The Catholic Classical Educator
Is a Worldview… The person, the world and God
Is a Mindset… lifelong learner
Is a Pedagogy… Language, questioning, observation, expression, dialogue
A classical educator is a person who has had an experience of the Good, the True and the Beautiful which remains in them as a joyful passion to lead others to experience this joy for their own. A classical educator lives a pursuit—a quest to learn and experience that Unity within and beyond world, sharing this quest with their students each day. A Catholic classical educator is someone our student scholars are to become!
A classical educator is curious, articulate, undaunted by challenge, that is, one who is motivated by a challenge. A Catholic classical educator understands and teaches the relationships between the different fields of learning—between literature and history, between math and science, between science, math and history. A Catholic classical educator builds their instruction of a multiplicity of lessons on the unity of the Truth, of the Beautiful and of the Good, helping their young scholars see in the multiplicity of all knowledge, experience and choice—the Unity that is God and which is revealed in Jesus Christ.
Aligns Pedagogy with Age…
Lower school classical educators (grades K through 4th) lead students in the motivation to learn with a delight, in providing a learning environment and experience filled with a child’s natural tendency to play—in a classical lower school classroom play and learning are one experience which creates joyful, motivated learners. Concentration and observation–details from generalities in thoughts, visual subjects, music, nature–discerning patterns, themes, distinctions, categories,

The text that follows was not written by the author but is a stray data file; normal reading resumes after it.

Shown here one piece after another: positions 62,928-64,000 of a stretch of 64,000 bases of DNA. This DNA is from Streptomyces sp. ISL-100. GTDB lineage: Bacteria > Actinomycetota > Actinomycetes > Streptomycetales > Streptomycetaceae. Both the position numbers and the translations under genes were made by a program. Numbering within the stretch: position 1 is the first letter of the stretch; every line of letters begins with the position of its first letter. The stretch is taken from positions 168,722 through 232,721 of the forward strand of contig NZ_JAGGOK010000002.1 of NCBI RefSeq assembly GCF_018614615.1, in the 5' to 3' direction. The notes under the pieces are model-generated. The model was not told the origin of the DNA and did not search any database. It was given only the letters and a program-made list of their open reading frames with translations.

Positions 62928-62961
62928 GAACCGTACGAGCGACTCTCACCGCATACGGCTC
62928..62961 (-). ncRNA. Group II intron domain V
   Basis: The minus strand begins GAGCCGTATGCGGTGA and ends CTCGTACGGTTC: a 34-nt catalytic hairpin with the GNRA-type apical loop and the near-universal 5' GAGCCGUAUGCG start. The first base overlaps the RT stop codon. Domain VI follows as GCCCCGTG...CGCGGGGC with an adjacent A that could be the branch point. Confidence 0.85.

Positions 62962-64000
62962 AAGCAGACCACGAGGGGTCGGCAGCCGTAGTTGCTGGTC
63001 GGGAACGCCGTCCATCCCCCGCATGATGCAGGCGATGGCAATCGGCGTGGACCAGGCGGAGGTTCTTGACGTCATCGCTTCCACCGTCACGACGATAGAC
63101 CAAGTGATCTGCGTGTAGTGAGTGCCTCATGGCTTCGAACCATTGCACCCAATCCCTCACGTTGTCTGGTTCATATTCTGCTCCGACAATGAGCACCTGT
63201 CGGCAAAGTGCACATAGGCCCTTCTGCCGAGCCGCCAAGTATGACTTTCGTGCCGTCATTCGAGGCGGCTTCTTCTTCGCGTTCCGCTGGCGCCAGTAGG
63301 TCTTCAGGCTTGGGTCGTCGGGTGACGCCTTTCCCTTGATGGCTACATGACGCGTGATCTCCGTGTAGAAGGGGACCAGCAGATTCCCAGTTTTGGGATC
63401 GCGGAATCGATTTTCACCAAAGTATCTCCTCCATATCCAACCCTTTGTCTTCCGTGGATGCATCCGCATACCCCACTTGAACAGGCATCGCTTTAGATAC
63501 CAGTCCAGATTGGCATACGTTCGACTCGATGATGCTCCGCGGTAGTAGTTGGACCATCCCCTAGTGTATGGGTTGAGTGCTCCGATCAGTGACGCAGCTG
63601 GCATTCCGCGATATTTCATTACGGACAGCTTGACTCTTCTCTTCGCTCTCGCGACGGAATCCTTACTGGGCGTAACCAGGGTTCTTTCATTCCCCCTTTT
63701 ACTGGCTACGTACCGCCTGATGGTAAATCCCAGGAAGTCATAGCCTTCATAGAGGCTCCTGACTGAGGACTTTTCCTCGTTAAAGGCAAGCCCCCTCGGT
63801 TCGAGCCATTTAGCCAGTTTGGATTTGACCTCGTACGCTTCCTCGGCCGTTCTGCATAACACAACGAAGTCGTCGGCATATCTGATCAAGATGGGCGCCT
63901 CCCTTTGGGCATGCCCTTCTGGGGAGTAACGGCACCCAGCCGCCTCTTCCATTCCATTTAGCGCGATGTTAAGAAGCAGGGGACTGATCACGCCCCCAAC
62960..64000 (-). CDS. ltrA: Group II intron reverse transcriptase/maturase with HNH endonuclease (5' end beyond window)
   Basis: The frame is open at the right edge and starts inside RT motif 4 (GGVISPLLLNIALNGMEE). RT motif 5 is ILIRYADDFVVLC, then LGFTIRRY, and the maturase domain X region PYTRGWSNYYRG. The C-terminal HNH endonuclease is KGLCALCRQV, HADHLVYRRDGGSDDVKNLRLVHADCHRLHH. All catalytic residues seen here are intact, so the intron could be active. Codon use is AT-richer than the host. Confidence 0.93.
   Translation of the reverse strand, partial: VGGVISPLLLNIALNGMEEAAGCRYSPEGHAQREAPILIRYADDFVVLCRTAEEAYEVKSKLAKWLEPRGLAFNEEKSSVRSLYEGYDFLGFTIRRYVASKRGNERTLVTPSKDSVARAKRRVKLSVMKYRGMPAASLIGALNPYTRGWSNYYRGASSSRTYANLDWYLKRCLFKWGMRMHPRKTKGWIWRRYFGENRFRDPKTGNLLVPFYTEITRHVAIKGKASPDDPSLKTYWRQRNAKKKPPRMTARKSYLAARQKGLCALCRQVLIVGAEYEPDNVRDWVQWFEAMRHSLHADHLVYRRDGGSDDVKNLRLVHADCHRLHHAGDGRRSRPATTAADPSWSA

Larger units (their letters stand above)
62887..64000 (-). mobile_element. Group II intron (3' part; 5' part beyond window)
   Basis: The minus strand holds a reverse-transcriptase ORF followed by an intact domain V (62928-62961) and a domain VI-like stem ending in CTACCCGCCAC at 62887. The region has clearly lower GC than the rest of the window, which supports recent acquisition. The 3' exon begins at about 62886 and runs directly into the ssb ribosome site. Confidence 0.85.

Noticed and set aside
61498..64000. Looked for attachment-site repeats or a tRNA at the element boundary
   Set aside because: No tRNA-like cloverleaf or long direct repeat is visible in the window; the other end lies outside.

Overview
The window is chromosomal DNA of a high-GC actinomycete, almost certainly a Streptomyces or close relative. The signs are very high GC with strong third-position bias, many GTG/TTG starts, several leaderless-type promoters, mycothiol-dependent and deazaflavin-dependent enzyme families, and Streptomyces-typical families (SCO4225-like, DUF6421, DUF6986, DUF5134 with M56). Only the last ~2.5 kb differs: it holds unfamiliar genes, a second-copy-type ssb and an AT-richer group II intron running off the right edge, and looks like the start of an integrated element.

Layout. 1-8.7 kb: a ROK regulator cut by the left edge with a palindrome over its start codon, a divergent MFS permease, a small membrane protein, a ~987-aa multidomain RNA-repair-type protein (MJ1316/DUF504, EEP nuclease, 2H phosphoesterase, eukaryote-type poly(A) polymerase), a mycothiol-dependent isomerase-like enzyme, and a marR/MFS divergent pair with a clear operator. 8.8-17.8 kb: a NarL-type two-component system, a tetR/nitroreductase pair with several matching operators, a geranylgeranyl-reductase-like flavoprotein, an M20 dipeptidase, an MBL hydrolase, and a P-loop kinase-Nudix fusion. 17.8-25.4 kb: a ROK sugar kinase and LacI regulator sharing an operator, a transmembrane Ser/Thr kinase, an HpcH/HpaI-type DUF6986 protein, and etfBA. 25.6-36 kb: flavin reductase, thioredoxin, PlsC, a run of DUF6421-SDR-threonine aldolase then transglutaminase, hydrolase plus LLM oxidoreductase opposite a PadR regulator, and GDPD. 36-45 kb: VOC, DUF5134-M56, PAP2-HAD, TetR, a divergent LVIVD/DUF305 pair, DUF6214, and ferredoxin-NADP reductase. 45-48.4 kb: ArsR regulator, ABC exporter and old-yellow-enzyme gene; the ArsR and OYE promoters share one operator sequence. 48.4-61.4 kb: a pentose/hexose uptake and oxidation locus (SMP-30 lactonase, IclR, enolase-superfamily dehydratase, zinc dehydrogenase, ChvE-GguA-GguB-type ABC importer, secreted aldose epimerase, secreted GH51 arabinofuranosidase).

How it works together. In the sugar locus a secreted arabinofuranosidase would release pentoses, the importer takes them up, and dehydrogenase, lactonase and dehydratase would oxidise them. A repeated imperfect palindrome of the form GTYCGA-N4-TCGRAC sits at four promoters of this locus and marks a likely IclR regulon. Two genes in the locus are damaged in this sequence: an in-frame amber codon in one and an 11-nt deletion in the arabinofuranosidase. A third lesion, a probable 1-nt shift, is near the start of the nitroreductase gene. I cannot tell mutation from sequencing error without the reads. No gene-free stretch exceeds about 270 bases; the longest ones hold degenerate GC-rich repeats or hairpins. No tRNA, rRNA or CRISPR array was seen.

The lower school’s delight in learning then naturally transitions to upper school students (grades 5th through 8th) who are motivated to learn through curiosity. A classical upper school educator unites learning with continual investigation and discovery. Discovering the connections between ideas, persons, events, temporal truth and eternal truth. In a classical upper school classroom, curiosity and learning become one experience, and create independent and critical thinking learners.
Belongs to a Community of Educators…
Use of references
Compare and contrast
Pedagogy changes based on the stage of learning